Anti-bullying: Gay agenda, or not, the most vulnerable are losing
Anti-bullying movements, accused by conservative Christians of having a gay agenda, do tend to focus on gay victims because studies show they’re bullied most; but anti-bullying hype inflates what bullying really is. Both sides may be missing the point: helping the most vulnerable.
At first glance, a national, annual anti-bullying program that took place earlier this week appeared fairly run-of-the-mill. Organized by the Southern Poverty Law Center, the “Mix it Up at Lunch Day,” encourages students to sit with someone in the cafeteria with whom they would not normally socialize. It’s a way to build tolerance, organizers say, and thus reduce bullying.Skip to next paragraph
is a longtime Monitor correspondent. She lives in Andover, Mass. with her husband, her two young daughters, a South African Labrador retriever and an imperialist cat..
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While we might be skeptical about the effectiveness of this sort of anti-bullying effort – and we certainly wonder about the social dynamics that go along with that lunch period – it didn’t strike us as all that different from any other anti-bullying program you might see any day, anywhere, in this bully-crazed country.
Except this time there was a controversy.
Controversy, I might add, that sheds light on one of the more interesting tug-of-wars going on beneath the surface of the national anti-bullying movement.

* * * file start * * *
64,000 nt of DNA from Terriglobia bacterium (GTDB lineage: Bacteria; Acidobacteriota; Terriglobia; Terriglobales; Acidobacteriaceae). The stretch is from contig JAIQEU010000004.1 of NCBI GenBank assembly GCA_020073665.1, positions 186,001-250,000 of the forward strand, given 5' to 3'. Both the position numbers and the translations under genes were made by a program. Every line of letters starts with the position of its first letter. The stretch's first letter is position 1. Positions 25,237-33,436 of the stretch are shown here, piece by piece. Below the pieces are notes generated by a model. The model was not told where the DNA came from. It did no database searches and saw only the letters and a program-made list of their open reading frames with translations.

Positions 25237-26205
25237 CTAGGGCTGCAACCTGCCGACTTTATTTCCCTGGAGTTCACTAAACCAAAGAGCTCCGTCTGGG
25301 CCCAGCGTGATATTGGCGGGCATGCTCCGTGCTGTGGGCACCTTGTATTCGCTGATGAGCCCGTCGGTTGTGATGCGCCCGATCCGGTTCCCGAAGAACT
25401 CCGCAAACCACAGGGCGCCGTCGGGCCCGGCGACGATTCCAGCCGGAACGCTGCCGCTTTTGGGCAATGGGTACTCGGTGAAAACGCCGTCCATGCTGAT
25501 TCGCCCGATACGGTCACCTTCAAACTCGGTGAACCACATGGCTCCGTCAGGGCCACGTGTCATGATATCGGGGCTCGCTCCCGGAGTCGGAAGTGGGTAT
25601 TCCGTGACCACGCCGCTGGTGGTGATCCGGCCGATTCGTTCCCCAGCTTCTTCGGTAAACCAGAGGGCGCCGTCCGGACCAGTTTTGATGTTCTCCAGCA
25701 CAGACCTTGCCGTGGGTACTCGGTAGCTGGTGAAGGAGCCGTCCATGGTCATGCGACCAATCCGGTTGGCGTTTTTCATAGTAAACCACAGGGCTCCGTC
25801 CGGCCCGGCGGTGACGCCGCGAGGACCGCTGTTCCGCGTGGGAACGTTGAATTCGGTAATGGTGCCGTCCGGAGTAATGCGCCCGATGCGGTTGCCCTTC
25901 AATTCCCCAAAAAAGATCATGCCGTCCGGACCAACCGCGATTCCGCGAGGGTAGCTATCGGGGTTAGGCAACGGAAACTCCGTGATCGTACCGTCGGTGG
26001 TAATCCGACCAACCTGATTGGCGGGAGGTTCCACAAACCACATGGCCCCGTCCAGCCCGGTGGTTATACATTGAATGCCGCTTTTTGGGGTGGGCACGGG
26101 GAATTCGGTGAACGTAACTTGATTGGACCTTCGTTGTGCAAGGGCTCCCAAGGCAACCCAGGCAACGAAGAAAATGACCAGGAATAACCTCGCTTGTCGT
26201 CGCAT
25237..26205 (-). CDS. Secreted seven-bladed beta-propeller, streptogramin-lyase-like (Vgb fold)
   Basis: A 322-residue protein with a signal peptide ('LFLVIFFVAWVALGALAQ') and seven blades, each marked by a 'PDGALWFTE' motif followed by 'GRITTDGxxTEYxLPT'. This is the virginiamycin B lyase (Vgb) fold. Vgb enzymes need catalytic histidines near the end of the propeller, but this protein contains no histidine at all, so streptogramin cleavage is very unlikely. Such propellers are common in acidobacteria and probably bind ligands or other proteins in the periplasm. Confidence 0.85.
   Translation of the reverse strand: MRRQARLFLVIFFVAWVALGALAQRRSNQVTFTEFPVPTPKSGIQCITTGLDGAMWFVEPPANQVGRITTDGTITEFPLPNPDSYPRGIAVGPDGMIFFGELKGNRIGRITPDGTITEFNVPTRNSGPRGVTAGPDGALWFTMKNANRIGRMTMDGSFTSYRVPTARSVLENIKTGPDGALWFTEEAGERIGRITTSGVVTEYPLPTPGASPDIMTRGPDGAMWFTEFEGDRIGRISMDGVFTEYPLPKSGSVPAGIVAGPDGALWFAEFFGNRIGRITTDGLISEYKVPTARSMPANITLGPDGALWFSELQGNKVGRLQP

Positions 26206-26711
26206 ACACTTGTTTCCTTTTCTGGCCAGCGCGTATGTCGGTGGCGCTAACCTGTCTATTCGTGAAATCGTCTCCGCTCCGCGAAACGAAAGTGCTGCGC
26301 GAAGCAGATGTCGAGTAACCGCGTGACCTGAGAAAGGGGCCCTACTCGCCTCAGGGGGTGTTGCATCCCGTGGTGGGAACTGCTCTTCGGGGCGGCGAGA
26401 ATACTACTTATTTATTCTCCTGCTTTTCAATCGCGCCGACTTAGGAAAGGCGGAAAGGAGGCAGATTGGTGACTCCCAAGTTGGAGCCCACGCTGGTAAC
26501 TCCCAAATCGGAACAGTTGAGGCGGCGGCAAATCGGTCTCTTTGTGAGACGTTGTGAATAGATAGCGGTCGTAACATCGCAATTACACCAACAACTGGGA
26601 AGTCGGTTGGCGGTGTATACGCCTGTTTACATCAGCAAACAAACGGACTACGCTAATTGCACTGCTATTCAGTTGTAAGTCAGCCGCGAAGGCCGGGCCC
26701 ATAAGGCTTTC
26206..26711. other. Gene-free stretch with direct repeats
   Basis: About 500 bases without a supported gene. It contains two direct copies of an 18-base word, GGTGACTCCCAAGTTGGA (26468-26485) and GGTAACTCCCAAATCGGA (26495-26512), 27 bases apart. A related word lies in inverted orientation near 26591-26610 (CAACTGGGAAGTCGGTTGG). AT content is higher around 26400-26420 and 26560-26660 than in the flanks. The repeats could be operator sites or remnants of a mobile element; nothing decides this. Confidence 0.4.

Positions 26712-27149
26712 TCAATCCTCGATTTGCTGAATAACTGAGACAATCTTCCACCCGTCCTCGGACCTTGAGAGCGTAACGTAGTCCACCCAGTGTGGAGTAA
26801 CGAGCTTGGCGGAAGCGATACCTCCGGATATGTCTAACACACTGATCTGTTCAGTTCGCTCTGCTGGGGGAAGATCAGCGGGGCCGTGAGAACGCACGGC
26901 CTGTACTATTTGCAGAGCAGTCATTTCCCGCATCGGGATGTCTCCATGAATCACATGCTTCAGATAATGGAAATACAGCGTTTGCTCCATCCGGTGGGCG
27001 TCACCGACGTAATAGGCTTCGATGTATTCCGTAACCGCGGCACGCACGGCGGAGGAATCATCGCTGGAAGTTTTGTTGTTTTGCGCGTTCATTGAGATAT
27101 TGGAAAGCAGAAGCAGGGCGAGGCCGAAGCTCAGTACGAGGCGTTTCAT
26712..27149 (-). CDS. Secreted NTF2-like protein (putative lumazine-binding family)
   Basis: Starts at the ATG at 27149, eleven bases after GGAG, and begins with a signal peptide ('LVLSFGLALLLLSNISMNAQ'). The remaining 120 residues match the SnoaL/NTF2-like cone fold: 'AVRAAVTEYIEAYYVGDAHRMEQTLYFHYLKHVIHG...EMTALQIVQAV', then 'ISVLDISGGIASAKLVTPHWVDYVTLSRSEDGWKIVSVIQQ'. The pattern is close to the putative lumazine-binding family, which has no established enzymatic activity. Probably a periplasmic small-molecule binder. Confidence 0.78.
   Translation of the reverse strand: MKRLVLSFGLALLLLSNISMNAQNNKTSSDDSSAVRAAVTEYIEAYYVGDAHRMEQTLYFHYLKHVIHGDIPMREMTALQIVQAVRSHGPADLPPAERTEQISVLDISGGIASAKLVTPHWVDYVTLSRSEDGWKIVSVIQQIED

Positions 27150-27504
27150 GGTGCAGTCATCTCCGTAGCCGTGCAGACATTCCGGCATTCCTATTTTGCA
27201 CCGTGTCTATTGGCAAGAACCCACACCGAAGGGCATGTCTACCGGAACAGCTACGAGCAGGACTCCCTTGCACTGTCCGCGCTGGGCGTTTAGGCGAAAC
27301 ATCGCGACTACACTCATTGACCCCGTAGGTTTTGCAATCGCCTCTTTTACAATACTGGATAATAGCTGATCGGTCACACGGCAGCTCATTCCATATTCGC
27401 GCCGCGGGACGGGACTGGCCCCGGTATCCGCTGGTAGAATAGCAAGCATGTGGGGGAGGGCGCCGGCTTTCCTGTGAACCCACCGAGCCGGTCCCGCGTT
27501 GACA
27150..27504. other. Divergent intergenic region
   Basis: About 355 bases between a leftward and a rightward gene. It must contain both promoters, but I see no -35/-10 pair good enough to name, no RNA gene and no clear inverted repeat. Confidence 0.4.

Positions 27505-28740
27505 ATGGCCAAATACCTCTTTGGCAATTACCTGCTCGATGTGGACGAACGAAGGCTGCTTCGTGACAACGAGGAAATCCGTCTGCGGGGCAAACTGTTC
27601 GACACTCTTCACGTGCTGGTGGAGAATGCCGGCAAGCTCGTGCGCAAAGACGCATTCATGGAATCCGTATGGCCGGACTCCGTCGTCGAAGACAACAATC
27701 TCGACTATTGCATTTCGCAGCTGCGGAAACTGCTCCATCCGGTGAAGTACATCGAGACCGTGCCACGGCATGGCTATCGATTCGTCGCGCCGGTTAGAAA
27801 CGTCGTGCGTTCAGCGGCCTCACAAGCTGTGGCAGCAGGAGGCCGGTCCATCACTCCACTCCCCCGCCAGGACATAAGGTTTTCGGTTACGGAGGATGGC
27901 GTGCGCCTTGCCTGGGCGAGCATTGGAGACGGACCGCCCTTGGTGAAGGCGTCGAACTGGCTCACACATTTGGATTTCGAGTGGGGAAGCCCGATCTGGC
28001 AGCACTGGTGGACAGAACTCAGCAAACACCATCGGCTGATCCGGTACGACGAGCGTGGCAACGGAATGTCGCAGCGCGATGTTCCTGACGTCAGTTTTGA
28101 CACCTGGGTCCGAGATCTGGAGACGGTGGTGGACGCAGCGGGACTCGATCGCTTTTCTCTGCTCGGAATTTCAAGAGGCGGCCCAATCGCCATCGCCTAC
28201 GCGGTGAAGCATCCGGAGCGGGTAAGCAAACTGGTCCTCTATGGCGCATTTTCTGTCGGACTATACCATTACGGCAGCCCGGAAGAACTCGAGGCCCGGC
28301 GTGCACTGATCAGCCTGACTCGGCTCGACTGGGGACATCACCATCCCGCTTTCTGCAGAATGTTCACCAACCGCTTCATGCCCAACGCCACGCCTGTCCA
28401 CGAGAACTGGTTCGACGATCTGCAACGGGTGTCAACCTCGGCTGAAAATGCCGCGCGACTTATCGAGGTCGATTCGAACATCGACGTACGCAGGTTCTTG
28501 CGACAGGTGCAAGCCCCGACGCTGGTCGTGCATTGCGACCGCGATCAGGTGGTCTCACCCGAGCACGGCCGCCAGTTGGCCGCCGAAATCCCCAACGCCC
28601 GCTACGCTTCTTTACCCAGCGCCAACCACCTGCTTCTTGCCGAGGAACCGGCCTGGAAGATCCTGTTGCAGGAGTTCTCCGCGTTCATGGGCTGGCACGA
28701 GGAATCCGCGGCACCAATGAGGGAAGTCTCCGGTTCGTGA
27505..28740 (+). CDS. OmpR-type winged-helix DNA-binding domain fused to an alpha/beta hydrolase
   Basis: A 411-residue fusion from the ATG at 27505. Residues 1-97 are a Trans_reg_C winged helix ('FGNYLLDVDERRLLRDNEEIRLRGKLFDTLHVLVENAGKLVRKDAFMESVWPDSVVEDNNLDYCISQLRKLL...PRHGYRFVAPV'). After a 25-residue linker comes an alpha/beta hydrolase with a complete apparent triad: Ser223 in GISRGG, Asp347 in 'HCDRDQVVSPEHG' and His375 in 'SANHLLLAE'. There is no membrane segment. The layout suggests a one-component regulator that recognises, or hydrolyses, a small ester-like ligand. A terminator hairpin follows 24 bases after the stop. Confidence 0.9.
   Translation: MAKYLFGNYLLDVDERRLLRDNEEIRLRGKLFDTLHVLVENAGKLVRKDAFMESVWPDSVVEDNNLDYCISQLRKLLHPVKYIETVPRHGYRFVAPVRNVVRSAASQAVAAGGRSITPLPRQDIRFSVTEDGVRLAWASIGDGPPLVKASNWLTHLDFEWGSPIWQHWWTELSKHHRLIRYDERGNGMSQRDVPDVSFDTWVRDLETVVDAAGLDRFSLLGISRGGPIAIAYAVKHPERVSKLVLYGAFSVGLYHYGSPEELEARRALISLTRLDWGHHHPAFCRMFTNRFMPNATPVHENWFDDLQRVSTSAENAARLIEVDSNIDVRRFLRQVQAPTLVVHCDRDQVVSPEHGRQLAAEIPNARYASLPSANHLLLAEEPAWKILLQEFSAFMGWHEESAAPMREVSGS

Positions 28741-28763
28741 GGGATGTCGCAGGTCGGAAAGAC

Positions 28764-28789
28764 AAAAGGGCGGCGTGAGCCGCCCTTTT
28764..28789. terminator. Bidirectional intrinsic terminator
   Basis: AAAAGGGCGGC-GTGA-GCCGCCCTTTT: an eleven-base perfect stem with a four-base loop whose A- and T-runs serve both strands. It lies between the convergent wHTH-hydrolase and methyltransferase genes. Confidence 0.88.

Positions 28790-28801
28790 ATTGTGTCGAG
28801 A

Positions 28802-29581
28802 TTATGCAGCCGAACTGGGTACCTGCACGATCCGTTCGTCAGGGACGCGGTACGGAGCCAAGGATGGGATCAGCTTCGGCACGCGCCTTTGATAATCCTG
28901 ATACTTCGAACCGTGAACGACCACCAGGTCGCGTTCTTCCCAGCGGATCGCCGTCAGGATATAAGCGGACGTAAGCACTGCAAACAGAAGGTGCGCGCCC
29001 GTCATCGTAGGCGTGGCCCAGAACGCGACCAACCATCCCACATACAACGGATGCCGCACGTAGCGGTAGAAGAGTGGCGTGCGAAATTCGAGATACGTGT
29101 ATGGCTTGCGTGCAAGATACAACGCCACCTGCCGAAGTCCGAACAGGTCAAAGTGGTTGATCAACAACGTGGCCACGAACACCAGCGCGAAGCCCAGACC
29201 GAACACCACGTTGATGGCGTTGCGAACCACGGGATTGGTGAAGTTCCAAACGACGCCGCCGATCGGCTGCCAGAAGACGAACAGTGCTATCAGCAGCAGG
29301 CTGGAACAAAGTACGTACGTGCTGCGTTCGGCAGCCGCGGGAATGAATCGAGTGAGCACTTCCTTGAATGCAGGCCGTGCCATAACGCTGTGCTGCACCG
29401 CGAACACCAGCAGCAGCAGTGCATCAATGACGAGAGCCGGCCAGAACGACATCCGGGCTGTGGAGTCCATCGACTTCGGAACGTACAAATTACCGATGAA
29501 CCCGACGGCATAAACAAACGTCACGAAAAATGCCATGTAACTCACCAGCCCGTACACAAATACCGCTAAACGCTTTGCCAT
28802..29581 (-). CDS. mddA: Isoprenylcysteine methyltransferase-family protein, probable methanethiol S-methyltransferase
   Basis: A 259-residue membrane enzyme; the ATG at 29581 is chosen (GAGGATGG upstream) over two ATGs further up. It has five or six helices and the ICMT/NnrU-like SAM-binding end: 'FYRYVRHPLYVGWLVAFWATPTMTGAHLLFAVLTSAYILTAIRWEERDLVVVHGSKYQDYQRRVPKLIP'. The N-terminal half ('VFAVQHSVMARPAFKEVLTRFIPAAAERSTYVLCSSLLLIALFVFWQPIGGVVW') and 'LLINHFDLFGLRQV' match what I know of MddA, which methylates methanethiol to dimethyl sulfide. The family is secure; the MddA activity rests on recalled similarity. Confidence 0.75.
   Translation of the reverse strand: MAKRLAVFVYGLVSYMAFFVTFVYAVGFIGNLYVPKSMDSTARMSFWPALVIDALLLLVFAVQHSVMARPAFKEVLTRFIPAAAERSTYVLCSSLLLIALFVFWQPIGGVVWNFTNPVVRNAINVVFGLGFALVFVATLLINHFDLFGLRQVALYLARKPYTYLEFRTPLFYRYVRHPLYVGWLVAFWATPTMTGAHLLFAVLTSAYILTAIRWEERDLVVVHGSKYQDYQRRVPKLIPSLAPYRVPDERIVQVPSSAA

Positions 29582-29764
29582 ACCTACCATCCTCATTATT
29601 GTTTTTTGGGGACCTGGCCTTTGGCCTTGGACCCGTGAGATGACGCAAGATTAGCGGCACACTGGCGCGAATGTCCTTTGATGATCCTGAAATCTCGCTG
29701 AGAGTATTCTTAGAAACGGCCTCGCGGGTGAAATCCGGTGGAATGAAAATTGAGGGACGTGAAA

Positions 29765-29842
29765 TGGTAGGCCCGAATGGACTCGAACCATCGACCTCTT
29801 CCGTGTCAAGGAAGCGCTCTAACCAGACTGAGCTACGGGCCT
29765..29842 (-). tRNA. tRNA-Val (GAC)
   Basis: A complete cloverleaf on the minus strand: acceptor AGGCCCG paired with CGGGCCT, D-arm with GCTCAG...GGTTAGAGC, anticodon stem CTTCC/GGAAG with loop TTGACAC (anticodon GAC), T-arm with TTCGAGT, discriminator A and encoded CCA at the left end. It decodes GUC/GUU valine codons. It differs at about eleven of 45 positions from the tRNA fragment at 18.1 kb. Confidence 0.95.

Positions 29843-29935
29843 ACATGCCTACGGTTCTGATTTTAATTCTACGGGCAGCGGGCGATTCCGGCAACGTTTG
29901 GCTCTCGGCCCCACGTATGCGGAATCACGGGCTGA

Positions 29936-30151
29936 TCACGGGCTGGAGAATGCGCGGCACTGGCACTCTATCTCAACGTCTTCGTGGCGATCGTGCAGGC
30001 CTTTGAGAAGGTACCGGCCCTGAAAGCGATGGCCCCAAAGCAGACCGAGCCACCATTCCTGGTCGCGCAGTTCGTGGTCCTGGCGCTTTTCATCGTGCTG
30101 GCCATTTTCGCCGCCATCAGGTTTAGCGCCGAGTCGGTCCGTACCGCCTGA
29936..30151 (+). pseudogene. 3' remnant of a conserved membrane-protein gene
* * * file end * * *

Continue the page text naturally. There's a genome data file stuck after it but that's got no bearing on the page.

A news story we ran earlier this week looked at how the Mix It Up at Lunch Day became the target of protests by the American Family Association, a conservative Christian group that sees anti-bullying programs promoting “tolerance” as also promoting an “immoral” and “pro-homosexual lifestyle.”
A month before the Oct. 30 event, the AFA began sending alerts to its supporters and encouraging parents to keep their kids home from school that day. It helped organize a telephone campaign against the schools that had already signed up to participate in the Mix It Up at Lunch Day – an effort effective enough that a number of schools asked to be removed from the Southern Poverty Law Center’s list of participants. The Associated Press quoted Bryan Fischer, the AFA’s director of issue analysis, as saying the Law Center was covering up the “real agenda” of the anti-bullying lunch program, and that efforts like this were “particularly insidious.”
It might be tempting for more liberal types to brush aside this battle against Mix it Up at Lunch Day and assume the controversy stems from the lonely actions of one, angry right wing organization.
This, however, would be a mistake. The AFA is neither alone in its concerns, nor in its growing opposition to anti-bullying efforts.
A recent report by the left-leaning People For the American Way detailed how a number of conservative, “family values” organizations, from the Family Research Council to the California-based Protect Kids Foundation, are increasing their opposition to anti-bullying campaigns – especially those that specifically address the victimization of kids who are, or who appear to be, gay.